The story so far: On November 28, 1939, 75 years ago, a thick, black smoke covered St. Louis, turning day into night, snarling traffic and angering and shocking residents. Mayor Bernard Dickmann vowed to end the air pollution, but offered no solutions.
By Bob Wyss
It was the morning after. Raymond Tucker was scheduled to talk to the Missouri Federation of Women’s Clubs. If he had a prepared talk, it was abandoned after what had happened the day before. Tucker was in charge of the city’s air quality. He held the title smoke commissioner, although some called him the smoke czar. After a day in which visibility had fallen to ten feet, he may have held the most unpopular job in St. Louis.
Tucker told the women that despite yesterday’s debacle, change was coming. “In the near future the city administration will give you a program, fixing a date on which smoke can be eliminated,” he said. “Of course, this cannot happen overnight. We are seriously studying all the suggestions which have been made to us. However, I do not intend to recommend something which will be known as Tucker’s Folly.”
He urged the women to do whatever they could to burn cleaner fuel in their homes, and to convince their neighbors to do the same. The women then approved a resolution calling upon the 10,640 club women in the St. Louis area to cooperate.
It was not like St. Louis, and much of the industrialized world had not had warnings about the dangers of this smoke problem. Across the urban centers of North America and Europe bilious clouds of coal smoke would often arise on cold winter days more often than fog and it had been going on for decades. It was an air pollution than one could see, smell and breathe – and it was dangerous to everything from the economy to human health.
Henry Obermeyer, in a 1933 book Stop That Smoke, railed at the dimensions of what the nation faced. He said that the corrosive smoke was causing buildings to rot at their foundation, merchandise in stores was spoiling, laundry bills “were beyond reason,” parks and gardens were being stripped of vegetation and electric light costs to illuminate the daylight were rising.
He could cite specific examples. In Pittsburgh one cost was the mortar in the stones of the city’s buildings. The mortar was decaying, being eaten by the acidic clouds of winter air pollution. New York could judge it by the loss of its landscape in Central Park. In 1928 the city spent $873,420 to replace the trees and shrubs that botanists said were dying from the air pollution. In Washington the marble façade of the Washington Monument was discoloring and showing signs of disintegration. Soot from nearby government buildings was staining the Lincoln Memorial. In Paris, the City of Light, the coal smoke was so thick that it was blackening Notre Dame and the acidic fumes were eating at the cathedral’s ornamental monuments.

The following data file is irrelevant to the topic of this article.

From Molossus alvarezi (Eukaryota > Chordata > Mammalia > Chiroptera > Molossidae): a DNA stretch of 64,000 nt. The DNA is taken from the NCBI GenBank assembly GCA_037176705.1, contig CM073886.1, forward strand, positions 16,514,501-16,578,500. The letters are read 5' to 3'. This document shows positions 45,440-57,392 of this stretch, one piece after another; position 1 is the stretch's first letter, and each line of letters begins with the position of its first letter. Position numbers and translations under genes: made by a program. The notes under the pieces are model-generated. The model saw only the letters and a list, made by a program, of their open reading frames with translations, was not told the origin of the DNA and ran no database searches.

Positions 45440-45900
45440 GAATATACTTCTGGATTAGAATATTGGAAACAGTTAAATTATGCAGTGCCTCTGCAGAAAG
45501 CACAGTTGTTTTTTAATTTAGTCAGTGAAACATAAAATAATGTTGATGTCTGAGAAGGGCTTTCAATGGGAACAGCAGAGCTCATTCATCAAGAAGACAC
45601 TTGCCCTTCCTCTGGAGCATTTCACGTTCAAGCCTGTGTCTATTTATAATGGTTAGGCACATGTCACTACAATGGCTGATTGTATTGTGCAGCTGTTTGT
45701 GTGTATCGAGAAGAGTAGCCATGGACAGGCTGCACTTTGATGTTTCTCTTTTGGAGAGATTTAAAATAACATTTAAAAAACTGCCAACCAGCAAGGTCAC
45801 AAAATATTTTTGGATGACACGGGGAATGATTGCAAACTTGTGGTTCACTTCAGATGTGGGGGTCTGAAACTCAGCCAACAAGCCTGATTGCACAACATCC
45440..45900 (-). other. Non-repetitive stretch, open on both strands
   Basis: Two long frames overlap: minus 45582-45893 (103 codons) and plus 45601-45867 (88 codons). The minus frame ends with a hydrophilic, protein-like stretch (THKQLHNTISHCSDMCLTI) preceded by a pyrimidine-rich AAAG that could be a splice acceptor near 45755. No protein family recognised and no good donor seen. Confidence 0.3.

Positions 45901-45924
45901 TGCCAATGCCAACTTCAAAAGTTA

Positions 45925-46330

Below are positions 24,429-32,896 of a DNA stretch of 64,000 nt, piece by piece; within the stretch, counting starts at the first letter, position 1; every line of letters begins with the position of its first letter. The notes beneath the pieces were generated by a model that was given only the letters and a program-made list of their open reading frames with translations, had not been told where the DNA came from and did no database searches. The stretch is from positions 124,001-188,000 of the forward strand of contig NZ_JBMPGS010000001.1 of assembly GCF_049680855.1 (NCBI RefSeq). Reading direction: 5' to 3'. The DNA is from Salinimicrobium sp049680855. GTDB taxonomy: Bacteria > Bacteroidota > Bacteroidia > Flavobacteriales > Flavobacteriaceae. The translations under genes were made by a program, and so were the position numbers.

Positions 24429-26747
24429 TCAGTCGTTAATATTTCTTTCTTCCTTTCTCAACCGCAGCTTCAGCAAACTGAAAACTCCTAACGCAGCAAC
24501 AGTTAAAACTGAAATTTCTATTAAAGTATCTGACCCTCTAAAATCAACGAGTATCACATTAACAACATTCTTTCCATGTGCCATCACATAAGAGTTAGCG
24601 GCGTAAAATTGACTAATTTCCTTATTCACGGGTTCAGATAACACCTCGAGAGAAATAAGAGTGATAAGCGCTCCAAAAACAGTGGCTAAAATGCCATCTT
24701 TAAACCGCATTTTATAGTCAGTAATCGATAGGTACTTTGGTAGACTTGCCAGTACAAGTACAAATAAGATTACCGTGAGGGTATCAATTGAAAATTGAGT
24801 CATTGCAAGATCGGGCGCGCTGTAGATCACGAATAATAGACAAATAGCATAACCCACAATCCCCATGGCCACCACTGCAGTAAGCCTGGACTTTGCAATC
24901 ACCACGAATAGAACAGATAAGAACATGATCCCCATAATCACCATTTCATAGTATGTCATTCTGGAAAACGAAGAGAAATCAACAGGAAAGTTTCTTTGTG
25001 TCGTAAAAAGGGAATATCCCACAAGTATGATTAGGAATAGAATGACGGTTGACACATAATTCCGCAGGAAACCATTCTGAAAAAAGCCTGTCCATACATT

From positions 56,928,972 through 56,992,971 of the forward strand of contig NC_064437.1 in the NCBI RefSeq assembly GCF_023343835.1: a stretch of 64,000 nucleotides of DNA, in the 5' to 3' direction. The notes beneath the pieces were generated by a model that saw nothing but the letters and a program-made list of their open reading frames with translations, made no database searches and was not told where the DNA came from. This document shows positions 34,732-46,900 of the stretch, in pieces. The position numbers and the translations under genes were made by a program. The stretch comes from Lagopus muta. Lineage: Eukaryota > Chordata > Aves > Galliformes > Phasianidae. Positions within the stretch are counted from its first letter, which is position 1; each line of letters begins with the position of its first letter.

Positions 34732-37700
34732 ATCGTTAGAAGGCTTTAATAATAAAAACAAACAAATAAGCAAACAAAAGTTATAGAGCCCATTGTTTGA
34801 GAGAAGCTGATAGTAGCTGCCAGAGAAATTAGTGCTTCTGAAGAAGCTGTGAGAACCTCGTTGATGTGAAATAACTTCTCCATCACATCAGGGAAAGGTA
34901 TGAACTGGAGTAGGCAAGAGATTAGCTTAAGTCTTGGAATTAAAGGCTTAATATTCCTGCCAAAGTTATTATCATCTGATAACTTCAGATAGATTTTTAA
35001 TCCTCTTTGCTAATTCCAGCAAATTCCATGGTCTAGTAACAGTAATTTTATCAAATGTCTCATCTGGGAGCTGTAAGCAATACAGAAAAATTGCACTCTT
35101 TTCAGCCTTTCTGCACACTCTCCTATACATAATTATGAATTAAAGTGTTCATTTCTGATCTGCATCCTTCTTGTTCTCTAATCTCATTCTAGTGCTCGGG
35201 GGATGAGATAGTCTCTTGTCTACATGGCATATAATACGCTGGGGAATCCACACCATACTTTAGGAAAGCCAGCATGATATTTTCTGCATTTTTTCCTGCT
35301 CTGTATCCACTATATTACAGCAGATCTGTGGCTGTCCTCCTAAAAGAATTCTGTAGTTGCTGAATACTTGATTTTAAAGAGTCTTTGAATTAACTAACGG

“Much of the beautiful carving on one façade of the cathedral has already been badly eaten by the corrosive action of smoke-laden incrustations,” a report at the time warned.
Obermeyer said that smoke was just not harming property, it was killing people. Every breath of the smoke-laden air meant that people were inhaling six times more in dangerous chemicals than was safe. A former Chicago city health commissioner had concluded that residents in urban areas were dying from respiratory problems caused by the coal smoke at a rate 60 percent higher than in rural areas. Children were particularly at risk.
The most obvious solution was to stop using the coal that was creating the problem, but that would be like deciding not to use gasoline in automobiles or electricity for lighting. America depended on coal for better than 50 percent of its energy, far more than any other source including oil or natural gas. King coal was the foundation of the nation’s wealth. It fired the nation’s iron foundries, steel mills and factories, ran its locomotives and especially warmed the hearths of most homes. Humans had been using coal beginning 6,000 years.
Nowhere was the air pollution worse than St. Louis. A 1937 study found that the city’s level of sulfur in the air was twice as high as Pittsburgh and three times dirtier than Detroit’s. A separate study declared that St. Louis had the foulest air in the nation. Geography and geology were the causes. The confluence of the Mississippi and Missouri Rivers had built the city’s commercial hub but those lower river valleys were also ideal for trapping pollution. Plus, the coal St. Louis depended on was nearby in rich veins in Southern Illinois and it was cheap, costing as little at $3 to $4 a ton. But that soft coal was rich in sulfur. There was better quality coal, bituminous and anthracite, but it cost twice as much and came from as far away as Pennsylvania.
Tucker could say what he wanted to the women of St. Louis. But it was going to take a miracle to make the air clean again. And yet even as Tucker spoke, an old adversary was preparing to help the smoke czar.